Colorado Steams Ahead On Outside Cannabis Investment

Colorado cannabis companies are about to become a lot more competitive. 

Colorado licensees, attorneys, accountants, and regulators gathered on Monday for the second of two work group meetings devoted to provisions surrounding House Bill 19-1090, a measure passed in May that will open the state’s adult use cannabis market to publicly traded companies and outside investment. 

Prior to the bill’s passage, cannabis business owners felt that the state’s strict requirements regarding these types of investments left them behind operators in other states and without access to capital necessary to compete.

Building on small group discussions and a previous meeting hosted by the Department of Revenue’s Marijuana Enforcement Division (MED) in June, the participants walked through the second batch of proposals, with an emphasis on the scope of potential investors, mandatory disclosure of financial records, and divestiture of bad actors. 

Early on in the meeting, Dominique Mendiola, Deputy Director of Policy, Licensing & Communications at the MED, said that the agency has received comments suggesting that it expand the number of securities exchanges that are open to Colorado cannabis companies, which currently include the Canadian Securities Exchange and the Toronto Stock Exchange.

The list of securities exchanges in the bill, said Mendiola, was “negotiated throughout the legislative session in the General Assembly,” though the measure does provide flexibility to expand.

Nevertheless, during public comment, a participant touched on the matter, saying: “I think it’s incumbent upon this group …  to at least provide a pathway for exchanges to either apply or have a process by which they go through, rather than have to wait for an additional year of rulemaking.” 

The disclosure of financial records was also debated. More specifically, some stakeholders took issue with a section of the proposed emergency rules entitled “Documents Required with Every Regulated Marijuana Business Application,” which, in addition to a balance sheet, an income statement, a cash flow statement, and, when applicable, audit financial statements, also calls for applicants to share their last federal income tax return. This, said Deputy Director Mendiola, “is intended to address [the MED’s] need to verify tax compliance, which is a statutory requirement.” 

Opponents argued that filing income tax returns is not proof that taxes have been paid, as one can file a return and then choose not to fulfill financial obligations. Others who did not call for this requirement to be eliminated were still concerned with a sole proprietor being forced to divulge all income when only a percentage of it is affiliated with the cannabis industry. To this end, some stakeholders suggested that the MED only require applicants to enclose documentation tied to regulated cannabis tax forms and liens. However, as other participants pointed out, liens could potentially include income related to other businesses.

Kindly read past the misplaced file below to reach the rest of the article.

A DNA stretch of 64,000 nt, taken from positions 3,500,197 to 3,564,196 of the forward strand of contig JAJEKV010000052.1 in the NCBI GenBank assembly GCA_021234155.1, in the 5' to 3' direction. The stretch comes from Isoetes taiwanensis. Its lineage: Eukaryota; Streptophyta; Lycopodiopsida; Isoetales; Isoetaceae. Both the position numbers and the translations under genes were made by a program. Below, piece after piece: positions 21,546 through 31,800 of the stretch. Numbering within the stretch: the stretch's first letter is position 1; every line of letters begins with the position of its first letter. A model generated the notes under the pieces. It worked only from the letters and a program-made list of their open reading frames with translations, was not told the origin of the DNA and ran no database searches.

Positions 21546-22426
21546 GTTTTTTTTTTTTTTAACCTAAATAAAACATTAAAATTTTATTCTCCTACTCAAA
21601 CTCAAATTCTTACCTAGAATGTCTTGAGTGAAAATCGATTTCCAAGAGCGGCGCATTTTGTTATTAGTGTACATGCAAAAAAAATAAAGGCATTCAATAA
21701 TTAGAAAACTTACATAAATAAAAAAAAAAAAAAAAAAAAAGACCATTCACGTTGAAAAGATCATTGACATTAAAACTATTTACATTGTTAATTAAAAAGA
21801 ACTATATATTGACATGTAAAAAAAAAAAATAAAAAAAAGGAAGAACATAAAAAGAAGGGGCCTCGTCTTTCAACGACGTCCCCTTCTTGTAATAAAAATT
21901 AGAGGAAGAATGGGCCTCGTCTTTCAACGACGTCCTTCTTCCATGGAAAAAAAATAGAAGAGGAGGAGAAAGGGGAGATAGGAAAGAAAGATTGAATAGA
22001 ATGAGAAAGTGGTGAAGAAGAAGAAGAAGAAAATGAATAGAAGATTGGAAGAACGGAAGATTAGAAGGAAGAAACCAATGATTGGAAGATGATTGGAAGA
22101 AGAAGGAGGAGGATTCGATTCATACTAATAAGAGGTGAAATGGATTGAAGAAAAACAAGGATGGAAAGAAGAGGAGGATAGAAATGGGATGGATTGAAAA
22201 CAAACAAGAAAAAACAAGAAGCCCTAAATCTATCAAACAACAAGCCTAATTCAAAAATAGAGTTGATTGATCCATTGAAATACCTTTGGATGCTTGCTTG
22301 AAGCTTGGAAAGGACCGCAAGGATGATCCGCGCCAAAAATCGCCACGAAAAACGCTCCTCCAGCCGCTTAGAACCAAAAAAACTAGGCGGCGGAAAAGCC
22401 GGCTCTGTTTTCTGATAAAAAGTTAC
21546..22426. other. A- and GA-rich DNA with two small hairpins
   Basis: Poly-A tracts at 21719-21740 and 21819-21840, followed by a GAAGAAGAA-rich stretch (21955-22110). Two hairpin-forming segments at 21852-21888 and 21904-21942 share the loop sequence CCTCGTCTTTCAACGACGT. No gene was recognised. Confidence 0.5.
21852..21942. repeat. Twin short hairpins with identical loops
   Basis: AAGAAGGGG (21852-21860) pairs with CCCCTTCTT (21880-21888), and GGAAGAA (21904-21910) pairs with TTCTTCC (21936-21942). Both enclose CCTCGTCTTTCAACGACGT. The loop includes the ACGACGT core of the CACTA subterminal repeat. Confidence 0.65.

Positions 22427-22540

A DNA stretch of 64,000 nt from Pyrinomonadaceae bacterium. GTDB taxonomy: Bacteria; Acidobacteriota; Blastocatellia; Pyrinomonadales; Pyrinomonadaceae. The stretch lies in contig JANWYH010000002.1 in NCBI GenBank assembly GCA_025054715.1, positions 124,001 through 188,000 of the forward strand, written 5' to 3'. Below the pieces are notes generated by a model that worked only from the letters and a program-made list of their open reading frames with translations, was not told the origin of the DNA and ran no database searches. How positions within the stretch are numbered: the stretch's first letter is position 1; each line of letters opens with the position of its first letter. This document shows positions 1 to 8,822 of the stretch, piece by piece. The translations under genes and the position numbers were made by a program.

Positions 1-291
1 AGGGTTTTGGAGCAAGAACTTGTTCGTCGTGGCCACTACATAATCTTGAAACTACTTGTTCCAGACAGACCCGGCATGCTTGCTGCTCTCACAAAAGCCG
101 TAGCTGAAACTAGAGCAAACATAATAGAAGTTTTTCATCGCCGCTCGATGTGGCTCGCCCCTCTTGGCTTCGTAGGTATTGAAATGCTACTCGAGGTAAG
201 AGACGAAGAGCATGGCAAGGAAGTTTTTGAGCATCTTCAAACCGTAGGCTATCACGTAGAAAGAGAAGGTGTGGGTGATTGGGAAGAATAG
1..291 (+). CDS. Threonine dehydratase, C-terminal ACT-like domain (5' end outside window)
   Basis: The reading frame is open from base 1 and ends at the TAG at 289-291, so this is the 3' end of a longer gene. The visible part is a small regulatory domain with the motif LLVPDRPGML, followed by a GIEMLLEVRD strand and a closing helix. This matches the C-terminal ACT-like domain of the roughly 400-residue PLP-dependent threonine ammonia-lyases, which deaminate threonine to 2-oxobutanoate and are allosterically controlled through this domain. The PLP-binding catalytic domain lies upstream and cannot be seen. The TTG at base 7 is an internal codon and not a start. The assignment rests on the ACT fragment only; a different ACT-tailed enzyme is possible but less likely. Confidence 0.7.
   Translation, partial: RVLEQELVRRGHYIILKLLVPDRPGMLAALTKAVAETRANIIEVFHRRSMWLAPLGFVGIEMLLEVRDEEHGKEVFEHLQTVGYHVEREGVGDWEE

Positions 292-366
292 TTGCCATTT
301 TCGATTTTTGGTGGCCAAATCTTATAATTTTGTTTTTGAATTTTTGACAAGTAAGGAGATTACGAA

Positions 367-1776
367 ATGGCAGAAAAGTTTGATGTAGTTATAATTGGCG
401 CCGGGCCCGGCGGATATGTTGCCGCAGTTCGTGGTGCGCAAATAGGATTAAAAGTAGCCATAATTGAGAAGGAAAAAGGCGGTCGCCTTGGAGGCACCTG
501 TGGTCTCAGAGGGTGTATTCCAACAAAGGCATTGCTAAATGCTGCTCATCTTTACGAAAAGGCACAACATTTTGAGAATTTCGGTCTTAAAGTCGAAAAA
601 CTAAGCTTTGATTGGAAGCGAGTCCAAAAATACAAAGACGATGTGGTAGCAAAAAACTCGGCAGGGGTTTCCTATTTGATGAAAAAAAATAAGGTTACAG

Another point of contention between regulators and stakeholders was the proposed divestiture of owners and investors who are deemed bad actors. Under the proposed emergency rules, bad actors must divest within 90 days from regulated cannabis business that are not publicly traded companies. Should the bad actor refuse to comply, the business must take “reasonable steps to secure divestiture,” including “initiating mediation, arbitration or litigation within 180 days after demanding voluntary divestiture.” Otherwise, the regulated business could lose its license. 

In the same vein, a regulated cannabis business that is a publicly traded company “must pursue all lawful efforts to divest a Passive Beneficial Owner or Qualified Institutional Investor” within 90 days of being notified. Said company is also required to: (1) “complete the purchase of its shares for cash at the fair market value”; (2) “submit any applicable filing to the Securities and Exchange Commission or other securities regulatory body to divest the prohibited Person of their shares”; and (3) “commence legal action including mediation, arbitration, [and] litigation” within 180 days. 

Participants complained that the MED “puts a financial burden on the licensee.” Another stakeholder signaled that when “saying we would have to purchase it back,” the agency is “assuming they want to sell to us.”

Mendiola admitted that the MED had found it challenging to identify other options. Some participants suggested forgoing divestiture and instead having regulated business strip investors of voting rights.   

The MED took notes, but, said Mendiola, “If there isn’t removal of that owner from the business’s ownership structure, I think we would still have some concerns.”

The proposed regulations, the agency underscored, are not final and still subject to amendments.  

More Colorado Steams Ahead On Outside Cannabis Investment